Communication Communication

One of the keys to the Scrum process is communication and transparency. This happens through frequent communication, often in the form of meetings. This communication provides mechanisms for the Prduct Owner and Development Team to discuss, plan and execute the development of working code. It also provides a mechanism for learning and improving and iterating on previous work.

Before the first sprint, an initial Backlog Refinement is held, generating enough issues for the first three sprints. (Ready for refinement means Acceptance Criteria is complete.)

Each sprint has a number of regular meetings; for a 2 week long sprint:

  1. Stand-up: Daily, 15 mins

  2. Backlog Refinement: Weekly, 1-2 hours

  3. Estimating (Planning Poker): Weekly, 1-1.5 hours. Can be merged with the grooming meeting.

  4. Sprint Planning: Once per sprint, 2 hours. Planning for the next sprint and beyond (not the current one).

  5. Sprint Review: End of the sprint, 1-2 hours.

  6. Sprint Retrospective: Once per sprint, 1 hour. Conducted after the Sprint Review.

At first glance, this may seem like a lot of meetings, however it’s important to note that these replace ad-hoc, haphazard meetings with regularly scheduled meetings. Plus, as the team get more efficient and/or the backlog is nearer completion, you may find you need less grooming and estimating. But all meetings are important to the ongoing improvement and velocity of the sprint they remain fairly critical to being able to deliver the product.

Predictability Predictability

One of the tenets of Scrum is the inviolabilty of the Sprint: once a Sprint has begun, it isn’t changed. One of the jobs of the Scrum Master is to protect the sprint from outside interference, changes, and challenges.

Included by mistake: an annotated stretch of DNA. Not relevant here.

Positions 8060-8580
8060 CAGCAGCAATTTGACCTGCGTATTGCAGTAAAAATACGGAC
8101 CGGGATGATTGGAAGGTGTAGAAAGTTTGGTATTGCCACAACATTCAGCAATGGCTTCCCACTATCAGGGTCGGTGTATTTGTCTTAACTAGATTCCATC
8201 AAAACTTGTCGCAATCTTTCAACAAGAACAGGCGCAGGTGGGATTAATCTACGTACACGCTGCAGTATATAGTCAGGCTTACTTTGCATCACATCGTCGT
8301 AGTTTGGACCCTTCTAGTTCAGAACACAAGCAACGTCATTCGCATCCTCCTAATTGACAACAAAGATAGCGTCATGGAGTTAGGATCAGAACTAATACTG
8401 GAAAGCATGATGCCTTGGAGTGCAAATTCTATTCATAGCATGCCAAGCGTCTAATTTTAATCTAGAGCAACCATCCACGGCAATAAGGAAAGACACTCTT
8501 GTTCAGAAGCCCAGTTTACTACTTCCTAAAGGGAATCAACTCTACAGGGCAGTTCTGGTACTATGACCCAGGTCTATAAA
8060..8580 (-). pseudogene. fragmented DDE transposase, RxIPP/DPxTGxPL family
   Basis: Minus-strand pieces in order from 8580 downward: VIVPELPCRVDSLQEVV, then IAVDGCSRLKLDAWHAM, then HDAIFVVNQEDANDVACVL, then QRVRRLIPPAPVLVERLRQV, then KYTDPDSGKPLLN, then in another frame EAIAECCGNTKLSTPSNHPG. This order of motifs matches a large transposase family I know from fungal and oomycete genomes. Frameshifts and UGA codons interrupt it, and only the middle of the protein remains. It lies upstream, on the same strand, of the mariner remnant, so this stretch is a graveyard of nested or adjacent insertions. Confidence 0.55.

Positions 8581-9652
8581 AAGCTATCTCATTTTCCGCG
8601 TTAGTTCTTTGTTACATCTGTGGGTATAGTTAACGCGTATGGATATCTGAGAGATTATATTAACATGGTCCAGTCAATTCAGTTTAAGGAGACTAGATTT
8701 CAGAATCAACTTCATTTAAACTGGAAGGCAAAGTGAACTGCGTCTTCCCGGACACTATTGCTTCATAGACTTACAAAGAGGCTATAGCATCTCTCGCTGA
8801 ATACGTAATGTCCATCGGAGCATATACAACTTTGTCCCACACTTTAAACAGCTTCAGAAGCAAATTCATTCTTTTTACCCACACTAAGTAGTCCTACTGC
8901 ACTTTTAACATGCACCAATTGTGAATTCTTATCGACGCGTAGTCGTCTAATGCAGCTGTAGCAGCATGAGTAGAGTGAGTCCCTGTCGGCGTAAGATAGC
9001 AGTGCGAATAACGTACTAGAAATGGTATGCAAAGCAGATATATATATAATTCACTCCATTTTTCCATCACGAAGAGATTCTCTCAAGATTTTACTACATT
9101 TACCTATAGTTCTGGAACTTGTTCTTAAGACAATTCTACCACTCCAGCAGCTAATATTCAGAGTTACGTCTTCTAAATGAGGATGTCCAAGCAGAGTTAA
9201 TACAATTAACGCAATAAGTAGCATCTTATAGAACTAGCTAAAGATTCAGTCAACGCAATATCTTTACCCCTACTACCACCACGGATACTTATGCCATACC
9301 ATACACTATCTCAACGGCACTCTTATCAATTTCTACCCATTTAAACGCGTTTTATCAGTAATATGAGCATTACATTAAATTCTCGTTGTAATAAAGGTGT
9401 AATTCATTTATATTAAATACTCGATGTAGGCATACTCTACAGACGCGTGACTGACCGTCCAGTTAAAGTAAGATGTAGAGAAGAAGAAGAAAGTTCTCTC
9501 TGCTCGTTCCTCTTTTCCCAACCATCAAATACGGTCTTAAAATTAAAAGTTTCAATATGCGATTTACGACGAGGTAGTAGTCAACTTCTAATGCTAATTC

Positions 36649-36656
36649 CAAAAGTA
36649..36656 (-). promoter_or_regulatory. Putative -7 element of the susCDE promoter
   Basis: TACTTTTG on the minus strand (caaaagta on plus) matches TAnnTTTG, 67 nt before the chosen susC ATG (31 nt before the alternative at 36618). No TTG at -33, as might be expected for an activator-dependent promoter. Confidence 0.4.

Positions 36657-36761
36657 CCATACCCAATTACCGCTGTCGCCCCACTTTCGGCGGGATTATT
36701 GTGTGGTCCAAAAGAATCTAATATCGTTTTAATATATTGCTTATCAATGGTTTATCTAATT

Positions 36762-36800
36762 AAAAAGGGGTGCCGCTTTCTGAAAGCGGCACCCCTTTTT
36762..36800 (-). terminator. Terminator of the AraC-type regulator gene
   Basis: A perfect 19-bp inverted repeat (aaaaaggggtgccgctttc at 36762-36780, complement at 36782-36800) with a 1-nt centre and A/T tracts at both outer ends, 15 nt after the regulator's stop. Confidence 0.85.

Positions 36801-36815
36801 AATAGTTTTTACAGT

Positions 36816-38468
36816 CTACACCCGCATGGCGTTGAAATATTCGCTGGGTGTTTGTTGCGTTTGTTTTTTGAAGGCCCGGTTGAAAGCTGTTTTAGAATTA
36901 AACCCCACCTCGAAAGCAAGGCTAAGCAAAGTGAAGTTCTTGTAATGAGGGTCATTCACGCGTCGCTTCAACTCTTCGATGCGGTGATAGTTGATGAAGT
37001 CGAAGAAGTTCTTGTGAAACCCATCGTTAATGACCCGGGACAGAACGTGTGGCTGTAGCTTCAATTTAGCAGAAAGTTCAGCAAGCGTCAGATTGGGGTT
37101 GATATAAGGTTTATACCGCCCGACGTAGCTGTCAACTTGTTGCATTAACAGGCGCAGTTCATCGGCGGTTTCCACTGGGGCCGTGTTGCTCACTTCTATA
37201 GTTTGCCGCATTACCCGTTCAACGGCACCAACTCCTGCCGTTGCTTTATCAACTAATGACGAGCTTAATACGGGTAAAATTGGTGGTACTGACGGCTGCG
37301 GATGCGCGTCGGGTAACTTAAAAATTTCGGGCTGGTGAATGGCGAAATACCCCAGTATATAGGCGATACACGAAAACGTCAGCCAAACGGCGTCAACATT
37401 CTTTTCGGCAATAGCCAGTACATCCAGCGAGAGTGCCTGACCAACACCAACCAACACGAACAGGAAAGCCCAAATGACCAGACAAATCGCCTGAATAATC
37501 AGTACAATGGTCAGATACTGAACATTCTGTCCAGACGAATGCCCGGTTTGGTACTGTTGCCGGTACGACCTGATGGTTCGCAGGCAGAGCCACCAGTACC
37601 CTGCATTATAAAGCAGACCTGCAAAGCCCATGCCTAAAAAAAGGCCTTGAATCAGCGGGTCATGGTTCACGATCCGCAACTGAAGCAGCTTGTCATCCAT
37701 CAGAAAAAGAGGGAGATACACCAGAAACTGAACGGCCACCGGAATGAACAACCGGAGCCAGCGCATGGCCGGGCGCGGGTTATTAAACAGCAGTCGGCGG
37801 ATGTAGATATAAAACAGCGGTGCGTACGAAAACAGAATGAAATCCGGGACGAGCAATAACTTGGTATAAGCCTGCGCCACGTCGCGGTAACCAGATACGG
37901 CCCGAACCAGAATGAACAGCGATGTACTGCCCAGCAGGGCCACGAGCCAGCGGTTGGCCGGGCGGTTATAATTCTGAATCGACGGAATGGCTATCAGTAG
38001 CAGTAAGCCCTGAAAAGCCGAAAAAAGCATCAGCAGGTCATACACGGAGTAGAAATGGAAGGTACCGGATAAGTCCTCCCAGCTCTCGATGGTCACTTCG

The sprint planning, refinement, and estimation provides a mechanism to estimate effort, learn how much effort the team can expend in a sprint, and as a result, try and predict velocity. We can take that projected velocity, mix it with availability and other known commitments and deliver to the client or Product Owner a more reasonable expectation of what can be anticipated in terms of deliverable software and/or release planning.

During sprint planning, the team commits to the sprint goals and work toward them; the Scrum Master deals with the obstacles that life, clients and the universe put in the way; and ideally, at the end of the sprint, the work committed to is completed and demonstrated.

In cases where circumstances alter what the team think they can reasonably deliver against the sprint goals, the Scrum Master communicates that to the Product Owner, the team regroup, and revise the commitment. As continuous improvement is a goal, learning from these moments of failure to deliver is important, so that risk of ‘missing the sprint’ is minimised in future sprints.

Continuous Improvement Continuous Improvement

The process of Scrum helps facilitate continuous improvement, particularly through the sprint meetings.

Each sprint is constantly reviewed, and practices that aren’t working are altered and proposed for the next sprint. Each successive sprint should be able to identify areas for improvement in velocity, predictability, and the ability to deliver the goals.

Stand-ups and Retrospectives are instrumental in this, with the goal of removing impediments improving the process and delivery.